Please view a video clip of the juror’s remarks about my artwork.

The peony tulip blossoms were created en plein air in a local flower garden. The small “still life within a still life” was commenced and partially finished from a setup of actual objects. I relied on photo reference for the rest. Ingredients include colored paper (printed and unprinted), wallpaper, ruined book parts, tissue, reclaimed tea bags, string, and a dried leaf, plus minimal use of walnut juice, burnt coffee, tinted paste, and marker-ink edging. Adhesives include wheat paste, acrylic matte medium, and white glue.

 

Still Life with Peony Tulips
collage on salvaged canvas
18 x 23.75 inches

•  Second Place Prize

Paint the town. (With paper!)

Saturday, July 3rd, 2021

“If everything seems under control, you’re just not going fast enough.”
— Mario Andretti
 

One week ago, I spent a windy Saturday in frantic competition with the clock, and managed to get an outdoor collage artwork framed and delivered for Lexington’s annual Paint the Town plein air event. At the opening reception that same evening, I was stunned to get a prompt sale and 2nd-place prize. It was one of the most exhilarating twelve hours I’ve experienced in quite a while.

Oh, the dubious lengths some of us will go to chase artistic intensity — even the temporary madness of extreme deadline pressure — all in the pursuit of rapt spontaneity. Heaven help me!

It doesn’t seem so long ago when I first took my collage obsession out of doors, and this kind of open challenge was a goal too absurd to contemplate. I had scouted the location and spent a couple days in preparation. By the time I’d registered a blank canvas, raced to my site and set up, one of the precious six hours had evaporated. I began to battle the breeze (nothing new there). Nor were the other 40 artists involved my foes. It was clear that the only towering opponent I faced was a daunting imperative to speed up my process. I’ve never pasted paper so fast in my life!

The judge said this about my piece: “I was very interested in the way this artist managed to create such an evocative landscape using collaged paper — and on a windy day! Places and buildings often hold so many memories and meanings, and the use of text on the siding of the buildings — with the words appearing in reverse, so they become texture and tone — adds another level of meaning.”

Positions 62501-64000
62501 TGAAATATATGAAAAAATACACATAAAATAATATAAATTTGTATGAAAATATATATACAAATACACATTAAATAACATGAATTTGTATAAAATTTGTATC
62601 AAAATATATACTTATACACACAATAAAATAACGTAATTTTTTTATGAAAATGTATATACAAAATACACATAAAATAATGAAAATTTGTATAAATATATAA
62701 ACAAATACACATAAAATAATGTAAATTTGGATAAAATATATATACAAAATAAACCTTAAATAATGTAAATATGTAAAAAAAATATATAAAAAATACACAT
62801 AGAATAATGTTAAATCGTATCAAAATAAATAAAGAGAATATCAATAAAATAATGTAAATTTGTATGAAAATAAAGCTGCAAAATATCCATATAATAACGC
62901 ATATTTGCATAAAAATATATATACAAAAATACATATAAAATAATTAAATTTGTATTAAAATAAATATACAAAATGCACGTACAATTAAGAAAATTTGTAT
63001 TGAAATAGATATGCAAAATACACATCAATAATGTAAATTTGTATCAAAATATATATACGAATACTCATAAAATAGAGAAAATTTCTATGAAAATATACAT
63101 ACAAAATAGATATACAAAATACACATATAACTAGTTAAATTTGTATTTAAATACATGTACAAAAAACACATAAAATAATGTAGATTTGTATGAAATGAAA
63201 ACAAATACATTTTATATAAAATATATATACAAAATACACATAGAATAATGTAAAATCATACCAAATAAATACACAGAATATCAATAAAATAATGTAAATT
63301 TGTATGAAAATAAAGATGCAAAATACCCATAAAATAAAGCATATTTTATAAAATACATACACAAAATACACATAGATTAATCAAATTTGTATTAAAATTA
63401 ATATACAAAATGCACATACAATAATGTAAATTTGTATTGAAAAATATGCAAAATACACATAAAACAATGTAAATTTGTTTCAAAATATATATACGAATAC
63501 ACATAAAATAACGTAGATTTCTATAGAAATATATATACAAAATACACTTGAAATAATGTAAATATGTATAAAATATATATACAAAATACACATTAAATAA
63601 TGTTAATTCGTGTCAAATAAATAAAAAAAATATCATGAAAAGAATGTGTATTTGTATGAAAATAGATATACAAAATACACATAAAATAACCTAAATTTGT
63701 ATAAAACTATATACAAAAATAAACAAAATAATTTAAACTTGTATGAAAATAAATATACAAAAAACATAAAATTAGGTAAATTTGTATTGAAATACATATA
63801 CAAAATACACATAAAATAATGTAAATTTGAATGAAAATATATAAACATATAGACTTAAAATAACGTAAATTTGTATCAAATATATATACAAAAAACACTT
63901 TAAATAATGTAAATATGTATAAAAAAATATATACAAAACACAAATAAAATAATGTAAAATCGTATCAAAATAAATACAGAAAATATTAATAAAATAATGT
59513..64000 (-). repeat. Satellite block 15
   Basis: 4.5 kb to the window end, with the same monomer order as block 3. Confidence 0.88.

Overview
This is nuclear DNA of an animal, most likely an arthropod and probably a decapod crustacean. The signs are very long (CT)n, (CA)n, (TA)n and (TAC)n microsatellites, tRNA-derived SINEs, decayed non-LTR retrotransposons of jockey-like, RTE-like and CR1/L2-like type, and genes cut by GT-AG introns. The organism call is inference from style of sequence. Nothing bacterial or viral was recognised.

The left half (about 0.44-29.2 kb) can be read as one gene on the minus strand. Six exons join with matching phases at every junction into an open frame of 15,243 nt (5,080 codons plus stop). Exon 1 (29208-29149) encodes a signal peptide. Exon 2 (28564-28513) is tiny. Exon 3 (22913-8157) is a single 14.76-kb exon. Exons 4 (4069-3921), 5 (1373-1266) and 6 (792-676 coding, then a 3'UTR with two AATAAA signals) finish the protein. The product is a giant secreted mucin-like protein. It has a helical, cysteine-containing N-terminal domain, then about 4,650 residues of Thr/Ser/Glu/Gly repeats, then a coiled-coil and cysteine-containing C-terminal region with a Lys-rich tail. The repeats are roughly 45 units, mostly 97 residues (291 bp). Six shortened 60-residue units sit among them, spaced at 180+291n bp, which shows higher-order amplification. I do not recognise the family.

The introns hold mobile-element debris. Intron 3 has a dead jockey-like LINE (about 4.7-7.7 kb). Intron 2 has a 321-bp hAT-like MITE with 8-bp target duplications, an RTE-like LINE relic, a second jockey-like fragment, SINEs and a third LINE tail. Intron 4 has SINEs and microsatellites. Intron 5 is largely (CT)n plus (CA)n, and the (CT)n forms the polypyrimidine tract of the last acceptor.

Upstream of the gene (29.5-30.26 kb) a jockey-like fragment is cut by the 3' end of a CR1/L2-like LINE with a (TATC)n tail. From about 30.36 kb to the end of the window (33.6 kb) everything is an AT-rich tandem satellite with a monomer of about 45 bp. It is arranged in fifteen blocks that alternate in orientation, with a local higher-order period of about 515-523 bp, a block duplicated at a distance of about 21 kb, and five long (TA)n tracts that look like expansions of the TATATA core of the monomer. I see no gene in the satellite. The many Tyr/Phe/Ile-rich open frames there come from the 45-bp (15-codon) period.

It’s gratifying, and profoundly reinforcing, to have a knowledgeable evaluator find significance in aspects that have evolved gradually to become a natural part of my plein air method. I appreciate her remarks, the organizing effort of all those with Arts Connect, the camaraderie of the participating artists, the buyers (Scott and Paul), the indispensable support of my dearest partner — and you, reader, for visiting here and for reading all of this!

Onward to the next challenge!

 

Off Upper
plein air collage on canvas by J A Dixon
12 x 12 inches

•  Second Place Prize / S O L D

Renewal

Friday, June 18th, 2021

This artwork was created for and accepted into BEGINNINGS/ENDINGS, a virtual exhibition organized by Kate Savage at Arts Connect in Lexington, Kentucky. It began with musings on the cyclic lives of trees as a resource. Searching my stash for collage ingredients prompted what I consider a spontaneous work of abstraction as much as an interpretation of the exhibition theme.
 
Renewal ~ collage on canvas J A Dixon

Renewal
collage on canvas by J A Dixon
12 x 12 x 1.25 inches
available for purchase

New Birth, New Growth, New Beginnings

Friday, May 28th, 2021

“Younger than we are,
      O children, and frailer,
Soon in the blue air they’ll be,
      Singer and sailor.”
 
  — Nest Eggs | A Child’s Garden of Verses,
      Robert Louis Stevenson, 1900